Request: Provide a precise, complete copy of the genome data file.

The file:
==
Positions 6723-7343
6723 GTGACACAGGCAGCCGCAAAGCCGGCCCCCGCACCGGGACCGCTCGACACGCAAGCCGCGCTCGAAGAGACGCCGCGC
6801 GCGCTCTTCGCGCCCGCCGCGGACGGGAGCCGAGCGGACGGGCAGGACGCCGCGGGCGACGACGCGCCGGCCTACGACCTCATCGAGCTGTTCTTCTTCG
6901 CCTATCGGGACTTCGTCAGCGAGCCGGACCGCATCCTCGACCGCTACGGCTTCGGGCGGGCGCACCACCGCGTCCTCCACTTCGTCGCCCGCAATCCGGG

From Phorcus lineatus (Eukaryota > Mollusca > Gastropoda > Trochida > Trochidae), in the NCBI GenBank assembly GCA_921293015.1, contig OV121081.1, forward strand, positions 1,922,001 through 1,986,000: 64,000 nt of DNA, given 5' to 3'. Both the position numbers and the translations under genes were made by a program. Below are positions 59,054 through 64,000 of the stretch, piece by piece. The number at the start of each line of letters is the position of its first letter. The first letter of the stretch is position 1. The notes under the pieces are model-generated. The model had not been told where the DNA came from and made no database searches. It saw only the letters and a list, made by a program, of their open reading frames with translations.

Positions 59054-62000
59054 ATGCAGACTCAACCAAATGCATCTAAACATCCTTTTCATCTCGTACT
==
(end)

Positions 6723-7343
6723 GTGACACAGGCAGCCGCAAAGCCGGCCCCCGCACCGGGACCGCTCGACACGCAAGCCGCGCTCGAAGAGACGCCGCGC
6801 GCGCTCTTCGCGCCCGCCGCGGACGGGAGCCGAGCGGACGGGCAGGACGCCGCGGGCGACGACGCGCCGGCCTACGACCTCATCGAGCTGTTCTTCTTCG
6901 CCTATCGGGACTTCGTCAGCGAGCCGGACCGCATCCTCGACCGCTACGGCTTCGGGCGGGCGCACCACCGCGTCCTCCACTTCGTCGCCCGCAATCCGGG

From Phorcus lineatus (Eukaryota > Mollusca > Gastropoda > Trochida > Trochidae), in the NCBI GenBank assembly GCA_921293015.1, contig OV121081.1, forward strand, positions 1,922,001 through 1,986,000: 64,000 nt of DNA, given 5' to 3'. Both the position numbers and the translations under genes were made by a program. Below are positions 59,054 through 64,000 of the stretch, piece by piece. The number at the start of each line of letters is the position of its first letter. The first letter of the stretch is position 1. The notes under the pieces are model-generated. The model had not been told where the DNA came from and made no database searches. It saw only the letters and a list, made by a program, of their open reading frames with translations.

Positions 59054-62000
59054 ATGCAGACTCAACCAAATGCATCTAAACATCCTTTTCATCTCGTACT